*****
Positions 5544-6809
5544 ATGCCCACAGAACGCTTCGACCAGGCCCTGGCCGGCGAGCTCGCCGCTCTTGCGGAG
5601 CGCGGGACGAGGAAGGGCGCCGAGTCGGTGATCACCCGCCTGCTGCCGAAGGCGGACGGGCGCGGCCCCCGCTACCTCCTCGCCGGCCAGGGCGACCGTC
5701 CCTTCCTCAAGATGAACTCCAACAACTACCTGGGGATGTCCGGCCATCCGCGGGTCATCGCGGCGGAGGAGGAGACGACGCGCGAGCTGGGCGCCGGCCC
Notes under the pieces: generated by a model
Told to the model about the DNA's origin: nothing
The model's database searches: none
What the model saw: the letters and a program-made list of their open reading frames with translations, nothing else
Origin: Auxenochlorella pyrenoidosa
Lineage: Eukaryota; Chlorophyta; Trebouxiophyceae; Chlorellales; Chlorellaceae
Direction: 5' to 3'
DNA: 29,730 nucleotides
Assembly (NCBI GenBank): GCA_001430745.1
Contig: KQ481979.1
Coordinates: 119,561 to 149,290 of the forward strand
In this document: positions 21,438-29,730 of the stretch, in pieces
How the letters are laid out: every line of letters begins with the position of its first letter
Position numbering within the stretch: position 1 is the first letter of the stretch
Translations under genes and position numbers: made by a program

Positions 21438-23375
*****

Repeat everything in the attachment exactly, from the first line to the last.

Positions 5544-6809
5544 ATGCCCACAGAACGCTTCGACCAGGCCCTGGCCGGCGAGCTCGCCGCTCTTGCGGAG
5601 CGCGGGACGAGGAAGGGCGCCGAGTCGGTGATCACCCGCCTGCTGCCGAAGGCGGACGGGCGCGGCCCCCGCTACCTCCTCGCCGGCCAGGGCGACCGTC
5701 CCTTCCTCAAGATGAACTCCAACAACTACCTGGGGATGTCCGGCCATCCGCGGGTCATCGCGGCGGAGGAGGAGACGACGCGCGAGCTGGGCGCCGGCCC
Notes under the pieces: generated by a model
Told to the model about the DNA's origin: nothing
The model's database searches: none
What the model saw: the letters and a program-made list of their open reading frames with translations, nothing else
Origin: Auxenochlorella pyrenoidosa
Lineage: Eukaryota; Chlorophyta; Trebouxiophyceae; Chlorellales; Chlorellaceae
Direction: 5' to 3'
DNA: 29,730 nucleotides
Assembly (NCBI GenBank): GCA_001430745.1
Contig: KQ481979.1
Coordinates: 119,561 to 149,290 of the forward strand
In this document: positions 21,438-29,730 of the stretch, in pieces
How the letters are laid out: every line of letters begins with the position of its first letter
Position numbering within the stretch: position 1 is the first letter of the stretch
Translations under genes and position numbers: made by a program

Positions 21438-23375